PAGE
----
- NCPCR updates guidelines on protection of street children
NCPCR updates guidelines on protection of street children
NEW DELHI: To protect and rehabilitate the children living on the streets, India’s top child rights body, the National Commission for Protection of Children’s Rights ( NCPCR), has released a revised standard operating procedure.
The new guidelines aim to “strengthen the processes and interventions” that work towards the welfare of children on the streets and their families. They focus on children forced to work to eat each day, working in unhealthy occupations on the streets, like rag-picking or begging. Children who are subjected to physical abuse, sexual exploitation and live in abysmally poor sanitary condition have also been focused upon.
The street children have been divided into three broad categories: those who are living on the streets all alone and with no support, those who spend most of their time on the streets but go home to a slum at night and those whose entire families live on the streets. The SOPs have been developed in collaboration with Save the Children, a non-profit organization.
In most cases, suggested interventions will involve enrolment in shelters, family counselling on the order of the CWC, "social investigation" of the family and enrollment in school or anganwadi (early childhood) centres.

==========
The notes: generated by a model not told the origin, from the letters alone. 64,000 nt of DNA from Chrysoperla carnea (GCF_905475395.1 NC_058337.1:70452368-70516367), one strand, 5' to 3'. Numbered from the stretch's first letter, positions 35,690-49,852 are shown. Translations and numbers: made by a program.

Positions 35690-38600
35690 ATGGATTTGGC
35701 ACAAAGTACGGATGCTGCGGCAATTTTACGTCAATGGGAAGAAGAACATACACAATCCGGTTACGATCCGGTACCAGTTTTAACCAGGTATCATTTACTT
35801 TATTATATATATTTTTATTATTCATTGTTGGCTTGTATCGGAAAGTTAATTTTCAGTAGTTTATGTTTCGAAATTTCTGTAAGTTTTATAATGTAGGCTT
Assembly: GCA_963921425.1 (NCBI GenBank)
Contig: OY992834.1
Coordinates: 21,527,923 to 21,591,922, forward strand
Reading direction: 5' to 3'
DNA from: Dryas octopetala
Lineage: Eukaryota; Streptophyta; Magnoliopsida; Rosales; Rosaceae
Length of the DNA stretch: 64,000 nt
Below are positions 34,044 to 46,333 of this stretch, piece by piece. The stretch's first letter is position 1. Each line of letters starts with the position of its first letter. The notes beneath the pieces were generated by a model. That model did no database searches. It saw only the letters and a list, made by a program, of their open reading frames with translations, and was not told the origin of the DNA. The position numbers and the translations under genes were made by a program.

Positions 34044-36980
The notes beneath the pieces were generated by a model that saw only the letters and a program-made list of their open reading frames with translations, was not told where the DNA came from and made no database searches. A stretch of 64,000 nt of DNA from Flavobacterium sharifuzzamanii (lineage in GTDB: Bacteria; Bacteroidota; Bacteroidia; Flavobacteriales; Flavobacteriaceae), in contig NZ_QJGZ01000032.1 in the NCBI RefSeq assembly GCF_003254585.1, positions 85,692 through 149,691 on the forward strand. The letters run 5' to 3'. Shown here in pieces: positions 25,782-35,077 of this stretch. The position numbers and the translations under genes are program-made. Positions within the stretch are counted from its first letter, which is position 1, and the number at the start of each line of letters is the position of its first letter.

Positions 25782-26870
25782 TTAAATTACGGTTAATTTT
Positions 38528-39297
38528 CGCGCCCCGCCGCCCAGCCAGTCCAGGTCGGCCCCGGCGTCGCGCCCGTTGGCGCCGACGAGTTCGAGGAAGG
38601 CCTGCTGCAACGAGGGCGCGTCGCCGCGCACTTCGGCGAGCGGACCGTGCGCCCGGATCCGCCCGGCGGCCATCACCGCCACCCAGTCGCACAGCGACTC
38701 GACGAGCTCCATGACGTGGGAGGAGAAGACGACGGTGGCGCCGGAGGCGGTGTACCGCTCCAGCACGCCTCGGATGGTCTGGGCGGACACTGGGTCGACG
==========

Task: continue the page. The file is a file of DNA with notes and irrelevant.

2 lakh children, 10 cities
According to the NCPCR’s official document, Save the Children “mapped” two lakh children are spread across 10 cities of four states in India, namely, Delhi, Maharashtra, Uttar Pradesh and West Bengal, whose rights to protection, education, health, water, sanitation, and urban development and welfare were compromised. Such children are also vulnerable to crime and addictions, as the document notes.
To rehabilitate the children in a street situation, the guidelines suggest linking and enforcement of several social protection schemes made available by the central and state governments.
Accordingly, the child rights body has developed the SOP based on their learning with matters under several domains, including children in conflict with the law.
The SOPs are also in line with the Child Labour (Prohibition and Regulation) Act, 2016 and Right of Children to Free and Compulsory Education (RTE) Act, 2009, the official document stated.
The SOP 2.0 version will also act as a step-by-step guideline for all stakeholders and child welfare committees for the care, protection, treatment, development and rehabilitation of children in need of care and protection.
As per the guidelines, the District Child Protection Unit (DCPU) and the Child Welfare Committee (CWC) will be the first point of contact for such cases. The DCPUs are required to identify and provide counselling to the children and their families living on the streets.
For families without homes, the CWC may arrange a night shelter or ‘rain basera’ available in the local area. “In case of a child whose parents are not taking care of the child, CWC may assess the family and if it is found that such parent or guardian is unfit or incapacitated to take care for and protect the safety and well-being of the child, the child may be sent to institutional care as a last resort, after sufficient inquiry,” the SOP suggests.
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